The fight between Gov. Sam Brownback of Kansas and the state's judicial branch has escalated, with the governor last week signing into law a bill that could strip state courts of their funding. The measure, at the end of a lengthy bill that allocated money for the judiciary this year, stipulates that if a state court strikes down a 2014 law that removed some powers from the State Supreme Court, the judiciary will lose its funding.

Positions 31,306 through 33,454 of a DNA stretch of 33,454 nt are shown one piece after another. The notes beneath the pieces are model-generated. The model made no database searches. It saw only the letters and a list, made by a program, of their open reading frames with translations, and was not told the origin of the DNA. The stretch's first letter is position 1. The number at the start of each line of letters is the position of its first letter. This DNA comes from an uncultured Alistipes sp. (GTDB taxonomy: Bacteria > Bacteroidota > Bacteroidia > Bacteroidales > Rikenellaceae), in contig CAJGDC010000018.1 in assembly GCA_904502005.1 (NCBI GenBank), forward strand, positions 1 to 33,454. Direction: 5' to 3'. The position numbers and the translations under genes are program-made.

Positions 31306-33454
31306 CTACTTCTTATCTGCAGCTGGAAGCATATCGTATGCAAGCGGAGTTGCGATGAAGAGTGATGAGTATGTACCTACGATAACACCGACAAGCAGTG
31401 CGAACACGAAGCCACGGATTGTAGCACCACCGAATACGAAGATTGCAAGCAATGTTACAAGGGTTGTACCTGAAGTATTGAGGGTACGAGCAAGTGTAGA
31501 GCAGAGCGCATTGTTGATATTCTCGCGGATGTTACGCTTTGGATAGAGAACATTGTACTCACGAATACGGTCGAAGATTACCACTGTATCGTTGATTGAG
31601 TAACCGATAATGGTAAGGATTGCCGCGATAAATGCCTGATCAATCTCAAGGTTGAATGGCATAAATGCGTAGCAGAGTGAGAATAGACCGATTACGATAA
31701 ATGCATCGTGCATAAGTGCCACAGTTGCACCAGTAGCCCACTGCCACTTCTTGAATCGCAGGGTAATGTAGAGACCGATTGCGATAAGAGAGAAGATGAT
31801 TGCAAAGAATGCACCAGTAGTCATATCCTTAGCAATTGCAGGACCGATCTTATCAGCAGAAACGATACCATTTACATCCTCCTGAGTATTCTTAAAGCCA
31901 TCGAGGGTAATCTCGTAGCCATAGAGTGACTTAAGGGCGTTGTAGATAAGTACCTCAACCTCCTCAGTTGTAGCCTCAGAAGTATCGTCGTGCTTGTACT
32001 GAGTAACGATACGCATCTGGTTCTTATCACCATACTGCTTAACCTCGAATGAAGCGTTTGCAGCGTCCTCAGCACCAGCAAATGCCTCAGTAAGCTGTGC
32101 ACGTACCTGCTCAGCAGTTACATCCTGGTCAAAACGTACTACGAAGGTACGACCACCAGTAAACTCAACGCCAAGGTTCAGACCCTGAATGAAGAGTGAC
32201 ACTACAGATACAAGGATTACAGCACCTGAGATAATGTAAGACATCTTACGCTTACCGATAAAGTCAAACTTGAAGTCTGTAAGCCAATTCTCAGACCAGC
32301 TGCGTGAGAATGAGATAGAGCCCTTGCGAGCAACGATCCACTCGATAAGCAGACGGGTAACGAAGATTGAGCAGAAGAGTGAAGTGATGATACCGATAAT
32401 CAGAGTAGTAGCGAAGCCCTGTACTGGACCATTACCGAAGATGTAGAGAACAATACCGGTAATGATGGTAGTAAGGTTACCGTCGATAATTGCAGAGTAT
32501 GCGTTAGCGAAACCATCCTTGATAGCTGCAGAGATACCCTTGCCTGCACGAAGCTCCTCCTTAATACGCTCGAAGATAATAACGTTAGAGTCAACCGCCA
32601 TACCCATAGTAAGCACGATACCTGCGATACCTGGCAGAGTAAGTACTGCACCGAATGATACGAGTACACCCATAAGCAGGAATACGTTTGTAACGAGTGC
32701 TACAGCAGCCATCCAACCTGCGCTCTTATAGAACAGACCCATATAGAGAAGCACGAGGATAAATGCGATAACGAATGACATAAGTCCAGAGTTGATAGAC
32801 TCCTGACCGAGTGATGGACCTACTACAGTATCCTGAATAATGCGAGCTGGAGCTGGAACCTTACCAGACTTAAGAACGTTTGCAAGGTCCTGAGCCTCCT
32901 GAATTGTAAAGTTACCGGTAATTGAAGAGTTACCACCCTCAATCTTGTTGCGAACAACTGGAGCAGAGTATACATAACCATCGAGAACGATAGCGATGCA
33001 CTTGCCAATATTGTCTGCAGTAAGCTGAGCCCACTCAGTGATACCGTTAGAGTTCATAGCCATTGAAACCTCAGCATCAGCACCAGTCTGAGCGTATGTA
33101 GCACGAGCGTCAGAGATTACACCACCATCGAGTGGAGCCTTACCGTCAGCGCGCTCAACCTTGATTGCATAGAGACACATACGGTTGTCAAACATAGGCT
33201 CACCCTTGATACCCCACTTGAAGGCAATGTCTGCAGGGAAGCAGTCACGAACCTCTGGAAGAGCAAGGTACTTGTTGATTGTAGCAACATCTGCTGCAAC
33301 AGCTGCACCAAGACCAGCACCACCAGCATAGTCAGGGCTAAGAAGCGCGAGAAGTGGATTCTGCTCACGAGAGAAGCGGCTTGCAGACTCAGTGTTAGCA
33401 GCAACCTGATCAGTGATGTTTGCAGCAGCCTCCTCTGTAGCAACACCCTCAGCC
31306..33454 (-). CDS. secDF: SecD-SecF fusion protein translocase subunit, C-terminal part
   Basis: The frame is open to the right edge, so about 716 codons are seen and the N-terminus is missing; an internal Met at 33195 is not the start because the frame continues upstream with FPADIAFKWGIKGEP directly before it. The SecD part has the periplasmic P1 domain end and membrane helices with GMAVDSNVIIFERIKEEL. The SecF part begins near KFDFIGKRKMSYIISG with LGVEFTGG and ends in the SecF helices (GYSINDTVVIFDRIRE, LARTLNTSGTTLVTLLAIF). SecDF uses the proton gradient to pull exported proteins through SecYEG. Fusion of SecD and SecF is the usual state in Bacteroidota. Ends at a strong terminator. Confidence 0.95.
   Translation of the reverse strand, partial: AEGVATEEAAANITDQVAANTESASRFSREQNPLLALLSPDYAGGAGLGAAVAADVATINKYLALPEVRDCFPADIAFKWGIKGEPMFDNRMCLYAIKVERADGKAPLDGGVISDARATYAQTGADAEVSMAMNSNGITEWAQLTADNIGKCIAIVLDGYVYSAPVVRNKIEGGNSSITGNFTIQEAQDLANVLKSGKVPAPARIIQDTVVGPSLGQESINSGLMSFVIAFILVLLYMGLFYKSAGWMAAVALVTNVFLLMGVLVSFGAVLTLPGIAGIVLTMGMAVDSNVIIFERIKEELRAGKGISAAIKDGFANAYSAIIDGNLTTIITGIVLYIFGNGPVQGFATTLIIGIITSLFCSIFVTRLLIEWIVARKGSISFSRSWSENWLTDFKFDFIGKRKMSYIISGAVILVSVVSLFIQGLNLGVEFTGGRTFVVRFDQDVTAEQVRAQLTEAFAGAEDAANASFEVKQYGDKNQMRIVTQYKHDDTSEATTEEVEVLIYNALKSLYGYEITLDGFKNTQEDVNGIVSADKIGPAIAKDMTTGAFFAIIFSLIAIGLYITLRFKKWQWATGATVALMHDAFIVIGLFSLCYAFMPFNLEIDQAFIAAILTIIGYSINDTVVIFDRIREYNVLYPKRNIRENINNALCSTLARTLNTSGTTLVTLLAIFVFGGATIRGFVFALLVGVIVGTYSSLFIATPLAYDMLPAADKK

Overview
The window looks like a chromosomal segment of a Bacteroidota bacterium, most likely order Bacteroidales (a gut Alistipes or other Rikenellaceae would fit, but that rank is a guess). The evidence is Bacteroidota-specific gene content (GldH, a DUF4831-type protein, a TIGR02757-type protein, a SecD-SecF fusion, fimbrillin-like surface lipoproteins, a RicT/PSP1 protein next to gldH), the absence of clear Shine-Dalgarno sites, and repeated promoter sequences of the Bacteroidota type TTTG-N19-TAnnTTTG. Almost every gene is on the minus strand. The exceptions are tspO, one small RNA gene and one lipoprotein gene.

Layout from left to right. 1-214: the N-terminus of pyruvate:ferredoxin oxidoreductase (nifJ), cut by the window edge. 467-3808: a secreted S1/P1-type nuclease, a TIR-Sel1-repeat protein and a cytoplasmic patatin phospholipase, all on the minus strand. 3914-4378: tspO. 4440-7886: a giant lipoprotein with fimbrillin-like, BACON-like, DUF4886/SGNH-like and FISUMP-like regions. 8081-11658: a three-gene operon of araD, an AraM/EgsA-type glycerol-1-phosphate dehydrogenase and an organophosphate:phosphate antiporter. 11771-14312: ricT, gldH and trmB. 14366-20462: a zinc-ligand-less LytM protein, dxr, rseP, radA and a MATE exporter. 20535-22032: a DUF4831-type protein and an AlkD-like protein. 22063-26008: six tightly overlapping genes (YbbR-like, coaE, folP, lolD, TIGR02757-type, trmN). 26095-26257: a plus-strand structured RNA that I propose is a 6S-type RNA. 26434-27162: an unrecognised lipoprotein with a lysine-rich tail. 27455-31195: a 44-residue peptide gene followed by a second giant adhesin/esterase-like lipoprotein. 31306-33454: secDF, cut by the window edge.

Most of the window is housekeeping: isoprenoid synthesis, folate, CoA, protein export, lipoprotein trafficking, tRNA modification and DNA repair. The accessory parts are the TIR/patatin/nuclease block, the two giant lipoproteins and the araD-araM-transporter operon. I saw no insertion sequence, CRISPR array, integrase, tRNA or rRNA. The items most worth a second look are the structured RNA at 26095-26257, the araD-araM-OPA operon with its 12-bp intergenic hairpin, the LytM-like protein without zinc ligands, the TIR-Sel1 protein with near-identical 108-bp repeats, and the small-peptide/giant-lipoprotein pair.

If Brownback does sign the legislation, which has already passed both chambers of the state legislature, Kobach would be given the power to prosecute voter fraud cases even when, according to critics, local prosecutors had opted against moving forward with those cases. Kobach is a prominent figure in conservative "voter fraud" circles, loudly declaring that voter fraud is rampant and pushing new laws that have the effect of restricting access to voting, especially among voters who tend to favor Democrats. Voting experts, on the other hand, point to studies that show voter fraud is relatively rare with negligible impact on election outcomes. "I very much worry about Kobach getting additional prosecutorial authority, as he seems to be someone who is willing to make false or exaggerated claims of voter fraud to fit his political narrative," election law expert Rich Hasen told TPM in an email.